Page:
Camp Pastors as Counselors

As workers we face the serious problems presented by the call of so many hundreds of our boys into Army service.

By JAMES B. Ross, Camp Pastor, Southwestern Union Conference

As workers we face the serious problems presented by the call of so many hundreds of our boys into Army service. Without ques­tion, the induction order means a great crisis in the life of every youth. The Army will do one of two things to every Adventist boy. Either it will strengthen him to stand for the principles he has accepted nominally and to be true at any cost, or it will influence him to give in here and there until very soon he will drop all pretext of being an Adventist.

It is given to us as workers to help our boys in the making of these decisions. A good groundwork can be laid in the home churches, but the great reality of the problem does not make itself felt until the boys are actually in the service. It is almost impossible to cause them to visualize the true conditions that they will meet.

For years, in perhaps a majority of cases, these young men have lived in Adventist homes or gone to Adventist schools, where Sabbath observance was made easy for them. Even after they left school and occasionally found it difficult to obtain work with the Sabbath off they were at least free to make their own decision whether they would keep the Sabbath holy or forget its sacredness.

In the Army they are face to face with a new situation. Conflict is often engendered over the Sabbath question, and they are ordered to work. There is no alternative except at the risk of court martial and severe penalties. This causes the soldier to evaluate his position as never before. Will he hold out for that which his heart tells him is right, and suffer what conies ? He may have to decide some other questions first. The Sabbath question may not be the only thing at stake. There are often some things he has been doing that he knows are downright sinful, and he has been convicted in his heart that he should not do them. Now is it worthwhile for him to suffer punishment in order to keep one of God's commandments, if he is not willing to go all the way, and keep all of His requirements ? This is the decision that all must make, and it is here that our workers can help. True Christian sympathy and tactful counsel can be of inestimable worth in such circumstances.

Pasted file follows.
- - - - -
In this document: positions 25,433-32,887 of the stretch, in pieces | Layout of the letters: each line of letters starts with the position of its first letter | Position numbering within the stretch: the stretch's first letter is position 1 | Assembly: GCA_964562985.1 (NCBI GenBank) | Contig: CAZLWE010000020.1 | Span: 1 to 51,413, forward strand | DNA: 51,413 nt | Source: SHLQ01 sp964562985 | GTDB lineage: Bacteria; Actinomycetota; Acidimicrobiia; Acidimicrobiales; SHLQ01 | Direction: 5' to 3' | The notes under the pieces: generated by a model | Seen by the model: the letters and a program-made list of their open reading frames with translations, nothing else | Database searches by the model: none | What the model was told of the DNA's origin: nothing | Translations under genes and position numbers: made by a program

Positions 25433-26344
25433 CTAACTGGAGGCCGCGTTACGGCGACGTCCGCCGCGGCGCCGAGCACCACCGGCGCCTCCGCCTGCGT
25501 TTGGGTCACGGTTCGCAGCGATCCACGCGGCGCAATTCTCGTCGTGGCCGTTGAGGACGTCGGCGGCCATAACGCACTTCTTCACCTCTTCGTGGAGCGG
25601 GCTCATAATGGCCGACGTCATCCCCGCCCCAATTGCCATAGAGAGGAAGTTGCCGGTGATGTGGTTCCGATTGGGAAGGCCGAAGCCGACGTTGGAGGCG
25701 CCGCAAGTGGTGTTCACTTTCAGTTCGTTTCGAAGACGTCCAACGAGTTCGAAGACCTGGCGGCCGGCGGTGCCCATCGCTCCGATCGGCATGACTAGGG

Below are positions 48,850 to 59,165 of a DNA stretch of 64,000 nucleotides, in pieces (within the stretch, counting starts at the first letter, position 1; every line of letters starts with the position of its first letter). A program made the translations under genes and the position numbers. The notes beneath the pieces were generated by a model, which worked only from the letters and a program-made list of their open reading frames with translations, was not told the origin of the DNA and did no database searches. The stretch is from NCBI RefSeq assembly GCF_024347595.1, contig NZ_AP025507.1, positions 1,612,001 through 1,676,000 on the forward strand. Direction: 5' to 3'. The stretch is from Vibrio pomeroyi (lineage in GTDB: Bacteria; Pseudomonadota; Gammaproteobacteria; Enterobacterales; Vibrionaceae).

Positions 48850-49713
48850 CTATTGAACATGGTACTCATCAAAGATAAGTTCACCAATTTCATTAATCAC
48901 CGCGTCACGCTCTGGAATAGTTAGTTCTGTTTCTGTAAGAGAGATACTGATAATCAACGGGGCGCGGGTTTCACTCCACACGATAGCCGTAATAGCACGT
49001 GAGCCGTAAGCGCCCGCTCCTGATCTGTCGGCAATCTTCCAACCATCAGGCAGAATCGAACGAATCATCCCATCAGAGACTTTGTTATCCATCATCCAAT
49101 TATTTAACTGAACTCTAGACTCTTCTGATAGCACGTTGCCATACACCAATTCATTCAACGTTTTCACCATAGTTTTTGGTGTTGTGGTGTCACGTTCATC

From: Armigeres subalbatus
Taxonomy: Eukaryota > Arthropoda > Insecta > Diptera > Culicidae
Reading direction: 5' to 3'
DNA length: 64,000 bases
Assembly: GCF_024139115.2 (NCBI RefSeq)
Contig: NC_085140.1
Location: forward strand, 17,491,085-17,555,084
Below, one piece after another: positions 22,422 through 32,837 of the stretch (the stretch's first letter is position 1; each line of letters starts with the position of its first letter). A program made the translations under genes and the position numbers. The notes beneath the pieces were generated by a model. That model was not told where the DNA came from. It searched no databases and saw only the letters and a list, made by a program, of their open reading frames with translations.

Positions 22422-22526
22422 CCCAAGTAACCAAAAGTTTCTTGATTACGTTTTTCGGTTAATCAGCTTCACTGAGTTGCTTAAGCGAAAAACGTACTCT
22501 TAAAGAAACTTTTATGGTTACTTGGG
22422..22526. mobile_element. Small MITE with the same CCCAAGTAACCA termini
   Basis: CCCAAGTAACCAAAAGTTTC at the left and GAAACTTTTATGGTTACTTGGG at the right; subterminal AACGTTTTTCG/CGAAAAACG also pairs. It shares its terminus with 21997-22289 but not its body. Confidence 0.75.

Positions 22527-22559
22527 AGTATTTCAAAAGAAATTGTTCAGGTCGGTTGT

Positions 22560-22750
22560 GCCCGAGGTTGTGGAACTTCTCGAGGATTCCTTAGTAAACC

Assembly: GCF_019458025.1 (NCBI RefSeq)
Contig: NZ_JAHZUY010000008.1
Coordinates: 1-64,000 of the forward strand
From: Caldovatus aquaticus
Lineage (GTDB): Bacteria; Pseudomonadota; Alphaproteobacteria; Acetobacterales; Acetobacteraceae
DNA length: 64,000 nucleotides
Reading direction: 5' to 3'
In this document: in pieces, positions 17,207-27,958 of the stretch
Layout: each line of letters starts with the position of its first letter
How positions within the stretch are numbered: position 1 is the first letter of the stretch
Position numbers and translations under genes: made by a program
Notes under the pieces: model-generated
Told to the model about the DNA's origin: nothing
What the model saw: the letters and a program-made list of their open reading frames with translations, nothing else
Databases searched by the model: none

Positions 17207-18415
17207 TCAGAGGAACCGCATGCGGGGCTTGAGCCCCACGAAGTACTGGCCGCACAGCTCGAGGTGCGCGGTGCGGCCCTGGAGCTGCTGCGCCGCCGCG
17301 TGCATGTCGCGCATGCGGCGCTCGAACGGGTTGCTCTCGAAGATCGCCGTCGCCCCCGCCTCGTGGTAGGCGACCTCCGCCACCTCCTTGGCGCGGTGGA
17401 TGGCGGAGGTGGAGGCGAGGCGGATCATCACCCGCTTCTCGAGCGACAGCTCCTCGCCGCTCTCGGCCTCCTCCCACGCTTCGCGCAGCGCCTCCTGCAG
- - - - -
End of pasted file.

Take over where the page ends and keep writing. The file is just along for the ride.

In an interview with an Army general, while we were seeking to secure Sabbath privileges for our boys in his camp, he asked me, "Now, Elder, what about the weak ones ? Every church has some weak ones." My answer was that it took high moral courage to withstand the ridicule of officers and fellow soldiers to obtain Sabbath privileges which their con­science dictated they must have; and that I felt sure that any who would stand such a test would be found worthy of any special con­sideration he might give them. He had just .tested seventeen of our boys, and not a one had been found wanting. The Sabbath order was granted.

The greatest incentive for our boys to be faithful at any cost comes from beyond their own personal needs. Service to others must be the motive. "For their sakes I sanctify My­self." In reality they are not fighting for themselves alone. A high-ranking officer, whose name cannot be given, of course, made this interesting observation : "Tell your boys that they are standing not only for themselves, but for every Seventh-day Adventist in the Army."

Our boys in the service must become workers and seek other souls if they are to stand true themselves. I have already seen the fruitage of some whose lives have been witnessing pow­erfully for their Master, who were awake to every opportunity to sow some seed by way of Bible studies and literature. God turned the prophecy of Jacob concerning Levi, from that which was seemingly a curse, to a blessing. He sent the members of this tribe as priests throughout all the tribes.

The induction of our boys into service can be, and I truly believe that in God's providence it will be, turned to His glory. Our young men have been brought "to the kingdom for such a time as this." As workers let us help them to catch this glorious vision. When they have this vision, they assure their own success­ful Christian experience, and fit into God's plan for the finishing of the work.

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By JAMES B. Ross, Camp Pastor, Southwestern Union Conference

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